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Adding an AMB FME-W Automatic Tool-Changing Spindle to my CNC

Once I decided that I was going to upgrade my CNC, the first upgrade that I commited to was replacing the DeWalt DWP611 that came with my Shapeoko. The DeWalt is really just a small trim router. It’s well made but it has a very limited RPM range–16,000 to 26,000 RPM. A lot of milling activities need lower RPMs than that.

While researching possible options, I kind of fell in love with the idea of a tool-changing spindle. Expensive professional CNC machines generally have the ability to swap tools on the fly, so you can use a big square endmill for clearing out material rapidly, then shift to a ballnose for curves, progressively smaller bits for detail work, drill bits for drilling repeated holes, or whatever makes sense for the project at hand.

After researching automatic tool changing (ATC) spindles, it looked like I had 3 options:

  1. Buy a pricy, not-very-well-documented Chinese water-cooled ATC spindle. Most of the ones that I saw wanted 3 or 4 different air lines at different pressures to control the tool changer, plus a few different electric connections.
  2. Buy one of a couple different add-on tool changers on the market that bolt onto an existing spindle. There have been a few that have come and went over time; none have ever seem to have developed much of a following, and there’s some indication that they don’t actually work very well. It’s tough to get extreme mechanical accuracy this way.
  3. Buy the new (only shipping for a couple months) AMB FME-W spindle from Germany. AMB bought out Kress, who has made CNC spindles for years, and produced a model with a built-in tool changer and electronic speed control. For less money than the Chinese spindles, and probably better results than the add-on tool changers. Unlike earlier Kress spindles, it uses ER-16 collets, which means that it’ll take tools up to 38” or 10mm.

I decided to get the AMB spindle. And then all of the fun began. No one in the US sold them back in December. And none of the European dealers were willing to sell into the US. Eventually, I got in touch with Larry at Midwest Circuit Technology. He sells other AMB models, and AMB eventually coughed up a price that I was willing to pay. Three or four weeks later, I had it in my grubby little hands, along with a few extra tool holders.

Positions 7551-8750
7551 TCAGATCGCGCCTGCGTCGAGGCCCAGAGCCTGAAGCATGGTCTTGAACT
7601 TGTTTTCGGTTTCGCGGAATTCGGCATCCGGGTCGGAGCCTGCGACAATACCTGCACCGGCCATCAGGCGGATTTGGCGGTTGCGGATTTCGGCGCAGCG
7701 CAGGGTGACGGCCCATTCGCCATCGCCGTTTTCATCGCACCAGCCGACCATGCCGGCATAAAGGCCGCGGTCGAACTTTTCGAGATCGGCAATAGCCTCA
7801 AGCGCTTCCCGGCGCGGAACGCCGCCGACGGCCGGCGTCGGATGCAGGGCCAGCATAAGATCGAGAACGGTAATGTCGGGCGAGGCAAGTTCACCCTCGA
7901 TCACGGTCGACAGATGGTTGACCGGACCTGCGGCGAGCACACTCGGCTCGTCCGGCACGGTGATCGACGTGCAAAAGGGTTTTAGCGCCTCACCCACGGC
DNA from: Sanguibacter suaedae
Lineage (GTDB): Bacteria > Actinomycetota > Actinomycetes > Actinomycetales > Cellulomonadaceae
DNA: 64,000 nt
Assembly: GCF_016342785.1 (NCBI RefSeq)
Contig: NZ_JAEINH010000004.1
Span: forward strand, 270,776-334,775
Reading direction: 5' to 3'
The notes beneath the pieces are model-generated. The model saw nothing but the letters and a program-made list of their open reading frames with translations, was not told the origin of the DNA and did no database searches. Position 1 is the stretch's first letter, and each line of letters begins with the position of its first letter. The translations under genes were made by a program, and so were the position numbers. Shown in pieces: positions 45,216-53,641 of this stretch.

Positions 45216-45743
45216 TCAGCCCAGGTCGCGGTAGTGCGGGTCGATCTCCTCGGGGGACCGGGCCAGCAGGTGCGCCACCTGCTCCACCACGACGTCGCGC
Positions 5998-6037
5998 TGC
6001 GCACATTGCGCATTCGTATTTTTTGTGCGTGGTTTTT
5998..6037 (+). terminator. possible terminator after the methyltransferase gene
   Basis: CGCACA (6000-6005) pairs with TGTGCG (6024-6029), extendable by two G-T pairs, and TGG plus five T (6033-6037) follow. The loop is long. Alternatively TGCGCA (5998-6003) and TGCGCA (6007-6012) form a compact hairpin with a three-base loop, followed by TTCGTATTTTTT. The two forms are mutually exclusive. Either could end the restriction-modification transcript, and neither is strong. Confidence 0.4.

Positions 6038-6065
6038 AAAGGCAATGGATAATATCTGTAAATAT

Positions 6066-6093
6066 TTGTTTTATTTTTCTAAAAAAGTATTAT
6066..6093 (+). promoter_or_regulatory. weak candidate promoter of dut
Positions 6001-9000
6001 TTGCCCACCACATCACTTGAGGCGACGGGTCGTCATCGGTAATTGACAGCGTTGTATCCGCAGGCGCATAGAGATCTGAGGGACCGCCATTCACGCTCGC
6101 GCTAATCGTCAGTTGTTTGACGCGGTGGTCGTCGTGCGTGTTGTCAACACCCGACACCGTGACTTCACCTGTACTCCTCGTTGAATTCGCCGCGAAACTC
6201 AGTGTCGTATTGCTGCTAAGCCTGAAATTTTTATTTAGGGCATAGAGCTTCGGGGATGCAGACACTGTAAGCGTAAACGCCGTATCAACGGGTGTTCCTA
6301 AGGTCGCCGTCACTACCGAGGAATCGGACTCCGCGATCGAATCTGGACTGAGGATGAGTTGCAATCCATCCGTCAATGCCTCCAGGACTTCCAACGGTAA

AMB FME-W spindle

During the wait, I got started on the electronics needed to drive it. I was planning on connecting this to my Shapeoko initially and then upgrading the Shapeoko to something larger after a few months. The CNC controller that Shapeokos use has the ability to control variable-speed router spindles, but it doesn’t have any notion of automatic tool changers. In fact, it doesn’t really know much about anything beyond the bare minimum needed to do its job. The CPU underneath everything is an ATmega328p (basically an Arduino Uno, roughly similar to a Commodore 64), and it’s completely full. Grbl (the software used) uses pretty much every bit of RAM, every wire of I/O, and every bit of storage on the chip. If I wanted to add support for tool changers, then I’d need to do it outside of Grbl.

Here’s what I had to work with:

  1. The spindle needs 220V AC power to spin, 24VDC power for its electronics, and a 0-10VDC signal to control its speed.
  2. Tool ejection is controlled via 2 6mm pneumatic hoses at around 100 PSI. One hose unlocks the tool and the other one ejects it. To change tools, move to a tool storage slot, unlock the tool, hit eject a couple times, then lift up and off of the old tool. Move down onto the new tool, and re-lock onto it.